Monday 10th May Parliament is still prorogued until the Queen’s Speech, so I take the chance to visit some schools across the country. In Derby I meet the super local MP, Amanda Solloway, at a special school for primary school children which focuses on children who are not severely disabled but have struggled in mainstream school due to their special needs. They are thriving in this small setting, and clearly enjoying learning. The school has spent the extra funds they have received for recovery and very wisely on extra therapies that the children missed out on due to the pandemic. The headteacher tells me that ideally he would like small schools like this to be located on a mainstream school site, so the children can have the specialist curriculum that they need but still meet with their peers. This is something that I am working on as Minister for Children.
We then visit the Royal School for the Deaf, where over lunch the children tell me about their school life and ambitions for the future. A group of sixth formers are spending their lunch time preparing for their driving theory tests, this can be a barrier for deaf students as reading can be a huge challenge when one cannot “hear” words.
Then onto Nottingham and to the UK’s largest secondary school to meet the mental health support team. We are rolling out these teams in over one third of the schools across the country. I hear from two students and their families how the early support for mental health issues gave them the confidence to continue with school when they were struggling with deep anxiety. The Government has committed to train a mental health lead in every school over the next three years, and it is good to be able to announce the first year for funding for this project.
Tuesday 11th May In London the flags are flying high for the Queen, but the roads are completely empty around Parliament Square, groups of police officers stand on every corner. Usually the Commons is packed for the Queen’s Speech but this year like most MPs I listen to the Queen on the TV. There is much to celebrate in the speech which sets out the priorities for the Government over the months ahead. I am particularly pleased by the Skills Bill which will not only unlock new opportunities for younger people but also brings a life long learning offer so that people of all ages can learn new skills and start new careers. The Health and Social Care Bill is also announced, as well as the Online Harms Bill which will make life safer online, especially for children. Many people in Chelmsford write to me about animal welfare, so it is good to see a new Bill coming to strengthen laws to protect animals. In the Department I catch up with other ministers.
Wednesday 12th May A long day in the Department, including a helpful meeting with the President of the Family Courts. Covid has caused delays to our courts, but the judges have been sitting longer hours in order to make up. They have been particularly focusing on minimising delays to adoption children as no one wants these children to have to wait longer before starting life with a new family. I meet children and young people who are working with the organisation “Bite Back” to share notes and thoughts on improving school food. In the evening I meet the Chelmsford residents of one of the buildings affected by cladding and fire safety. There is good news as most of the repairs to this building will be covered by the Governments Fire Safety Fund.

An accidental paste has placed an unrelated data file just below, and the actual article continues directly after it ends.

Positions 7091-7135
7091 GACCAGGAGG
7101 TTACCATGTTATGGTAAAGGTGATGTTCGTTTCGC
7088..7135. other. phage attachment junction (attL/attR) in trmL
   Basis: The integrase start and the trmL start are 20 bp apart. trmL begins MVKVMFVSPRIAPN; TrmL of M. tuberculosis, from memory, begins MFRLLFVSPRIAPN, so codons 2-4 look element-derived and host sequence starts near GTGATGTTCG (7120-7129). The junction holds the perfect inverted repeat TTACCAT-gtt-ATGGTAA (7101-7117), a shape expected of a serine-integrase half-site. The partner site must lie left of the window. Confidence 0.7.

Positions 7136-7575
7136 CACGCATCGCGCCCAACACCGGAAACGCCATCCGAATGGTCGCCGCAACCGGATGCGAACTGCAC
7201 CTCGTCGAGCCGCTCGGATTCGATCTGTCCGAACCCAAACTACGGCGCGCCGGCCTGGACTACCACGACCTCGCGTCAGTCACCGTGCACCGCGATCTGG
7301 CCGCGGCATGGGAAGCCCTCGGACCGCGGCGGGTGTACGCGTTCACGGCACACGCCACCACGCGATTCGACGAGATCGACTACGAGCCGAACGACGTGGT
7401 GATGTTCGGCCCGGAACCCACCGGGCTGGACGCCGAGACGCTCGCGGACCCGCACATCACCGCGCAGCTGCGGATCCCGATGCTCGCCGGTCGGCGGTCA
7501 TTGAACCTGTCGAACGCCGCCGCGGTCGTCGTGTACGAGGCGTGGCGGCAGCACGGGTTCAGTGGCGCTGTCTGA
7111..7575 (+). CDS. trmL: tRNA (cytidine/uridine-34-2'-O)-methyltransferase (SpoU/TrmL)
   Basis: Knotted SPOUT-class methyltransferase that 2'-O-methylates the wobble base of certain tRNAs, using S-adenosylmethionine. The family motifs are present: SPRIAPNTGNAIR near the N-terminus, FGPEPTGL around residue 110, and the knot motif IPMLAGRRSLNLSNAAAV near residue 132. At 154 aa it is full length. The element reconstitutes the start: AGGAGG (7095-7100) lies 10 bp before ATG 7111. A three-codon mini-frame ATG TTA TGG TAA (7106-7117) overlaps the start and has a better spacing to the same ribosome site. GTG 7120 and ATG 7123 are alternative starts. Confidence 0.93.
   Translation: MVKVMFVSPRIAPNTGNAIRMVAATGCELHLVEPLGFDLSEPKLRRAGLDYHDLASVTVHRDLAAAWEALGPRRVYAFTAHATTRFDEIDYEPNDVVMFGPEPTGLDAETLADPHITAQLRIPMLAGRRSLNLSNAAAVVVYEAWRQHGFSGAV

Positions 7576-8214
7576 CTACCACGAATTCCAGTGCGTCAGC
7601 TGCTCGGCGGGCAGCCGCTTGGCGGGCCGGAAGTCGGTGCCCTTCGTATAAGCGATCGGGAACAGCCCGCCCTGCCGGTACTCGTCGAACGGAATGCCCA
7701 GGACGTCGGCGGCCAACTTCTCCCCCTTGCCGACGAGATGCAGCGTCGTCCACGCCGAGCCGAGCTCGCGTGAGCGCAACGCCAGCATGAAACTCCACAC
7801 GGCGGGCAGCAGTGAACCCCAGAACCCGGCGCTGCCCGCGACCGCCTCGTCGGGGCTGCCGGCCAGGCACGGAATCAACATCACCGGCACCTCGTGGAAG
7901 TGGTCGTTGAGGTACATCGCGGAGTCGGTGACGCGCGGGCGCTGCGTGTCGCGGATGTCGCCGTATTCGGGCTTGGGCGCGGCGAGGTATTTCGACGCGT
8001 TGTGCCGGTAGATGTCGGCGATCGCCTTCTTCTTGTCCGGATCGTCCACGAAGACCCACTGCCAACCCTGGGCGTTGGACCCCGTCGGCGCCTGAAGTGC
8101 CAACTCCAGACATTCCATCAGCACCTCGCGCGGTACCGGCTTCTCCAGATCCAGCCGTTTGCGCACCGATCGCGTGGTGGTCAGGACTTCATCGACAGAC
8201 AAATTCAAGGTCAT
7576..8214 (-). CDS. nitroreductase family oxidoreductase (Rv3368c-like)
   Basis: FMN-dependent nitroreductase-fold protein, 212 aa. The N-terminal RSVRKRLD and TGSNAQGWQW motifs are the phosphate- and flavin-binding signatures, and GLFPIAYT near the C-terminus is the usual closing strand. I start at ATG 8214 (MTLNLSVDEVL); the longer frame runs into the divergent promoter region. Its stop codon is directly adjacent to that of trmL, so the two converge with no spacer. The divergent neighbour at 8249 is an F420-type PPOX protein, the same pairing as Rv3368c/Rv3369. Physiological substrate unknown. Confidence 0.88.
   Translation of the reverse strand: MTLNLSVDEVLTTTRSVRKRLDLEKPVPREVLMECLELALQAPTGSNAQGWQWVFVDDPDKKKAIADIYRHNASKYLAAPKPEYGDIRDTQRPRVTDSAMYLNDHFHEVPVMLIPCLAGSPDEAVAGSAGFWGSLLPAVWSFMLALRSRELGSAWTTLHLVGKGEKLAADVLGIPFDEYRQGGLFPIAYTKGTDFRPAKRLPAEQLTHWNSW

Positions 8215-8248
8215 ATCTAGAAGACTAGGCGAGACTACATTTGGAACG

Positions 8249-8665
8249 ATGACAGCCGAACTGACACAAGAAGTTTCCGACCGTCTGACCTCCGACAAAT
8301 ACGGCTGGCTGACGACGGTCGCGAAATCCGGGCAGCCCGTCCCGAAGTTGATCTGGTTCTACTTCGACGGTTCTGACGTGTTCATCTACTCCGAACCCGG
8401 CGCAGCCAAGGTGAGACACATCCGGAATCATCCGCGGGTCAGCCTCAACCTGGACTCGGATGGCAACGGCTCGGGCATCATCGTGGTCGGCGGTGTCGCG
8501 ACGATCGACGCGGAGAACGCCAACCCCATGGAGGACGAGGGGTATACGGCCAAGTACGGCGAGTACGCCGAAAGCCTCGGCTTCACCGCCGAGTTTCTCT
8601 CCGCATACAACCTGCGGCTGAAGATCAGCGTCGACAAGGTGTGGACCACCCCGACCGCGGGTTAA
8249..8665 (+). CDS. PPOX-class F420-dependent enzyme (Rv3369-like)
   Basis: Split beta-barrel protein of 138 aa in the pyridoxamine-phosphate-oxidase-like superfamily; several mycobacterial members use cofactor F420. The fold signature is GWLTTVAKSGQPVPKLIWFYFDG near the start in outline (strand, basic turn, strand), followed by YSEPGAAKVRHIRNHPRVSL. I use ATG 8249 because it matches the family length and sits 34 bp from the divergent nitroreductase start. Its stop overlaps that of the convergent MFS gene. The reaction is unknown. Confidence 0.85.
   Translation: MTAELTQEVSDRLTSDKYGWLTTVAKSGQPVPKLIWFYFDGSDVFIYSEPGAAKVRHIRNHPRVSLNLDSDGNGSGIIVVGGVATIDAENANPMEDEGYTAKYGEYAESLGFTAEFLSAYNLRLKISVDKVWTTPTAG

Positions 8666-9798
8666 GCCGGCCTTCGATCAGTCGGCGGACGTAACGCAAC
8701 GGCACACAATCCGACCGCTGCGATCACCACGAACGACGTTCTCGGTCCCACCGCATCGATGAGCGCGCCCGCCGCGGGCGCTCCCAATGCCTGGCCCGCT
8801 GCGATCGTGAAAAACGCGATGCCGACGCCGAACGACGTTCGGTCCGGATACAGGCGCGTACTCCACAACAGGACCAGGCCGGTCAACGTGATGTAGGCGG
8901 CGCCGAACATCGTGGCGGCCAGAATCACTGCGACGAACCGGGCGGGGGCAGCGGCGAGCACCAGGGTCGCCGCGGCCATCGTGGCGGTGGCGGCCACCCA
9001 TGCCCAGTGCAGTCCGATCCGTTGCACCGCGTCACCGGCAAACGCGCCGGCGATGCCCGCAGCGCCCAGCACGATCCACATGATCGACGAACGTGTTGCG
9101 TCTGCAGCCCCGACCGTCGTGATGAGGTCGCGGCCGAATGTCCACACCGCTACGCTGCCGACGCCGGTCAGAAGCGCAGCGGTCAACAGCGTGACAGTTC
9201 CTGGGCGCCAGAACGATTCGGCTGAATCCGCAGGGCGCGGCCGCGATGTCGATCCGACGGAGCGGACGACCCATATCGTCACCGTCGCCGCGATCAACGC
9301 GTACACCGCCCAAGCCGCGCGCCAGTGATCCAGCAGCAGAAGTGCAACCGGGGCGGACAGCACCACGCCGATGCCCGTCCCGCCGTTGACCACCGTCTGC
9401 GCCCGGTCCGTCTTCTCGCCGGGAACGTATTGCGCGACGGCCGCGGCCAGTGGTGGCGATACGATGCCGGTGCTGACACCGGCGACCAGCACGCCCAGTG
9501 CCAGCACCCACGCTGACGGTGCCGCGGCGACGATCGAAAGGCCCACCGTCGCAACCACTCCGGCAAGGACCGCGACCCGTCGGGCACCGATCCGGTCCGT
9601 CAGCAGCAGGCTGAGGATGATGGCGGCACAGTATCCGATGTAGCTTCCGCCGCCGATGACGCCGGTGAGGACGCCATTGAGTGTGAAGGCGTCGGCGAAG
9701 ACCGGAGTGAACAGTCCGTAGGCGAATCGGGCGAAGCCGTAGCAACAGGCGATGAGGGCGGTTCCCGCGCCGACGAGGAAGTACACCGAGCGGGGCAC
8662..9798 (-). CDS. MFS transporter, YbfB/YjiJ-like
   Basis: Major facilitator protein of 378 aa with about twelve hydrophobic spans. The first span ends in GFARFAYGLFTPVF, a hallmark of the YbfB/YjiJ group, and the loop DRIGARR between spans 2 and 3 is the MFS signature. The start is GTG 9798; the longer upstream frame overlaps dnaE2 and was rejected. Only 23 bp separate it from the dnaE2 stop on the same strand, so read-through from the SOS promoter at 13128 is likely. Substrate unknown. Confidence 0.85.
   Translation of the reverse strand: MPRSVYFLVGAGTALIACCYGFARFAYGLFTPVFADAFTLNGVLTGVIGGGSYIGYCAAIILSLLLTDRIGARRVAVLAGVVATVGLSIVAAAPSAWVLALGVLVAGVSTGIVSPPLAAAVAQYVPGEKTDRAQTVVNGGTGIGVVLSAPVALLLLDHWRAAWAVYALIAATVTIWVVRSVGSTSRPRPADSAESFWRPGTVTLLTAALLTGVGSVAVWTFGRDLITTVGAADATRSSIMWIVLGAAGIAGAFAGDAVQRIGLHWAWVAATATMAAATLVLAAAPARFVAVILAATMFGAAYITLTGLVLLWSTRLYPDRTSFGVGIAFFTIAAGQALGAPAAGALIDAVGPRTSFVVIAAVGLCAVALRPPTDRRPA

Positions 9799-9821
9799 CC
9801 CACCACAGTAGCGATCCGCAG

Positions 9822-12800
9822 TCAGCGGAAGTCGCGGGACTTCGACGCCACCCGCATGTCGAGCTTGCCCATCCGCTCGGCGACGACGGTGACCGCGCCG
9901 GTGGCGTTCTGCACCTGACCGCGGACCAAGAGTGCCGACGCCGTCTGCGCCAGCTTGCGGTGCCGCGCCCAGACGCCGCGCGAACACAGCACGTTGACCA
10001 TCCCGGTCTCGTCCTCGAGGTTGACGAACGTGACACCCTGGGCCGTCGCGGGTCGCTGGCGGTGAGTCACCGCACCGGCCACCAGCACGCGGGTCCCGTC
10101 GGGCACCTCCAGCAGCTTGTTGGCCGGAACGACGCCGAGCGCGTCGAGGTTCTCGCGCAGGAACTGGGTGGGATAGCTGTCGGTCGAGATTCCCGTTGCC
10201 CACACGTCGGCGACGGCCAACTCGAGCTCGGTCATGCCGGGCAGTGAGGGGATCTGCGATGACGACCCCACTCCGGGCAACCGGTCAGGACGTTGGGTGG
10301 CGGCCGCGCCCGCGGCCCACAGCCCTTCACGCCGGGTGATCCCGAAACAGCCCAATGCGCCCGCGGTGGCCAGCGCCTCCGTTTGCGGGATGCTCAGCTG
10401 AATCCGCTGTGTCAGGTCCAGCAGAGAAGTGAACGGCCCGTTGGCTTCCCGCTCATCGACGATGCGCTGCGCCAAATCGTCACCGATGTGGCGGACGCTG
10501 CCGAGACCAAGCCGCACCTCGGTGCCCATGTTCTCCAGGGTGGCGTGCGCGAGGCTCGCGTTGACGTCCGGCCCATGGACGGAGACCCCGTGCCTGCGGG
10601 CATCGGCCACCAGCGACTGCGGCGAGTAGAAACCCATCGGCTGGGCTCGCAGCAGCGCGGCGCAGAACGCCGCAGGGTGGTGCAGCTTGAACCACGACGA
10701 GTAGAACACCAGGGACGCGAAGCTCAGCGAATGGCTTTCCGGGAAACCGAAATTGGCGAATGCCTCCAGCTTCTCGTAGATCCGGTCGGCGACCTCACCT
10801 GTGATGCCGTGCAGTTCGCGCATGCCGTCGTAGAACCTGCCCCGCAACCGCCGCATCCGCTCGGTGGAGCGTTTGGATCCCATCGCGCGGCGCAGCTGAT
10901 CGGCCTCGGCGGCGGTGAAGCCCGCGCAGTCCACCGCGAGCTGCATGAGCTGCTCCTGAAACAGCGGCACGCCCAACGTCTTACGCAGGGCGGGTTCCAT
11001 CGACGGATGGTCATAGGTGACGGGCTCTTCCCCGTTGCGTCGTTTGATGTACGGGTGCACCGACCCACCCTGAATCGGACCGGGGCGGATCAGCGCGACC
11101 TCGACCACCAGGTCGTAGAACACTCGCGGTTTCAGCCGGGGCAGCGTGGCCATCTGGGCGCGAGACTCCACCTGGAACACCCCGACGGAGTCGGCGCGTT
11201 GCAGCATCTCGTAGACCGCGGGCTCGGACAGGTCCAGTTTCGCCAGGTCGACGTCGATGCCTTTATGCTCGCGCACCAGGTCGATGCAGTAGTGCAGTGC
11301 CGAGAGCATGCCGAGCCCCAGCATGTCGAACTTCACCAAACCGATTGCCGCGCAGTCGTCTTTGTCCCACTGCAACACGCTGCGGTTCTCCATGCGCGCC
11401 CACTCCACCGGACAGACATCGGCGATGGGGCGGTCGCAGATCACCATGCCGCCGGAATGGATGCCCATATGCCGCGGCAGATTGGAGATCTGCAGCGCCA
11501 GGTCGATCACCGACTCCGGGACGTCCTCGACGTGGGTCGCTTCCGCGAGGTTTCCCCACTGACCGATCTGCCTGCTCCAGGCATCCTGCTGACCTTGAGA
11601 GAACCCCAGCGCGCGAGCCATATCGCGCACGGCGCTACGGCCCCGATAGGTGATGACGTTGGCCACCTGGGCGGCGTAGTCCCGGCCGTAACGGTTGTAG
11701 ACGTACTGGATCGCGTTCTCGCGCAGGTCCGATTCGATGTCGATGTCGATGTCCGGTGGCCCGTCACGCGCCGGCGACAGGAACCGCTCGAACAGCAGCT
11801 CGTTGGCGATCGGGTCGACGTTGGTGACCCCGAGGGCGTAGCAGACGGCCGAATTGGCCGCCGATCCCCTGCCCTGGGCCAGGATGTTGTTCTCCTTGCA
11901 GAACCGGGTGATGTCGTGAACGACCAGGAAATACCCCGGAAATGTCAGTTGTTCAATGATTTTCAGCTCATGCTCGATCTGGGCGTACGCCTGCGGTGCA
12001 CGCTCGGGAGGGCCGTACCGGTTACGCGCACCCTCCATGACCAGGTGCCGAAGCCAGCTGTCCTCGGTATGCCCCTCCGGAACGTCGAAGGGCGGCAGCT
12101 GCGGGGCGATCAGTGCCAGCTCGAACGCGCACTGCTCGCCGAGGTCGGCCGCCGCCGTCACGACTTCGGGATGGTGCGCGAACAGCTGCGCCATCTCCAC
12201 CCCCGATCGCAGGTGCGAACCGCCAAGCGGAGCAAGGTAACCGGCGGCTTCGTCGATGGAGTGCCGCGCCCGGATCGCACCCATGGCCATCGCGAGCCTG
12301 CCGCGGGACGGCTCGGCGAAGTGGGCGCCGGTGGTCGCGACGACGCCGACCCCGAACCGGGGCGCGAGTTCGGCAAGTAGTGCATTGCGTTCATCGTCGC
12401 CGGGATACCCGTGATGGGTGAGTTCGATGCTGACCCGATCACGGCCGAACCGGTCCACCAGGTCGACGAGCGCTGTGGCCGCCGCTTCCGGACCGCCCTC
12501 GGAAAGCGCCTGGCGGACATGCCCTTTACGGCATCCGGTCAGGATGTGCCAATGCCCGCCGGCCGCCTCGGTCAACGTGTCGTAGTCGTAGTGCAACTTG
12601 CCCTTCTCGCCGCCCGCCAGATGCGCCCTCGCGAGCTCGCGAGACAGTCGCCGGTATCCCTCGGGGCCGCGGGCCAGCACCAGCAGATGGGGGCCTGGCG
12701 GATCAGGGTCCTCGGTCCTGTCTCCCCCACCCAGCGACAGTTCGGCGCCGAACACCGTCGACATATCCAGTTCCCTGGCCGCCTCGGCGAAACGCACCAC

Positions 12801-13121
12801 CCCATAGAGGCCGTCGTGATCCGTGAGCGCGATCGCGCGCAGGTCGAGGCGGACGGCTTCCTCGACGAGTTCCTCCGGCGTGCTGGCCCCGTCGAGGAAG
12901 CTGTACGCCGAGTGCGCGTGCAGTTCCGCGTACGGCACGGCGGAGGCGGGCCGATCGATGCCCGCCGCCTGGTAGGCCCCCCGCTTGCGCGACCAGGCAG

Thursday 13th May Another school visit, this time to a primary school to meet the reception aged children who are getting extra language support from the Nuffield Early Language Intervention. We have offered this intervention to schools as part of the Governments catch-up tutoring programme and over 40% of schools with a reception class have taken it up, nearly quarter of a million children have been screened and over 60,000 children are taking part. I see first hand how the project works with small groups of children and hear how in just a few weeks these children have gone from finding it a challenge to speak words to now chatting in full sentences. This is great news as without this support these children would have struggled throughout their school journey. We are now rolling out the project to even more schools up and down the country. In the House of Commons I take my turn on the front bench listening to the debate on the Queens Speech and finish the day with another evening meeting with leaseholders from another Chelmsford block of flats. There are around half a dozen blocks affected by cladding in Chelmsford and I am determined to do what I can to help each one.
Friday 14th May My Chelmsford day starts with the weekly call with the Vaccine Minister and includes a wonderful online assembly with the year 6 group from Our Lady Immaculate Primary School when they rapid fire brilliant questions. The day is packed with meetings with developers, constructors and management companies of three more Chelmsford blocks of flats, but I escape at lunch time for a quick visit to the Indoor Market. It is buzzing, and so good to see the happy faces of customers and stall holders and some new stalls. Chatting away I stock up with fruit, veg, cheese and a box of plants to cheer up the garden. Do visit the market it’s one of Chelmsford’s great treasures. The afternoon brings a busy constituency surgery and a meeting with Highways England to discuss the plans for the new Junction 19 on the A12.
I end the week with an uplifting online meeting with a very thoughtful group of residents from Chelmsford who are interested in family policy, education, mental health support for young people and the curriculum. Thank you so much to Sister Moira and Sister Margaret from Melbourne for bringing this group together. They do so much for the local community and families.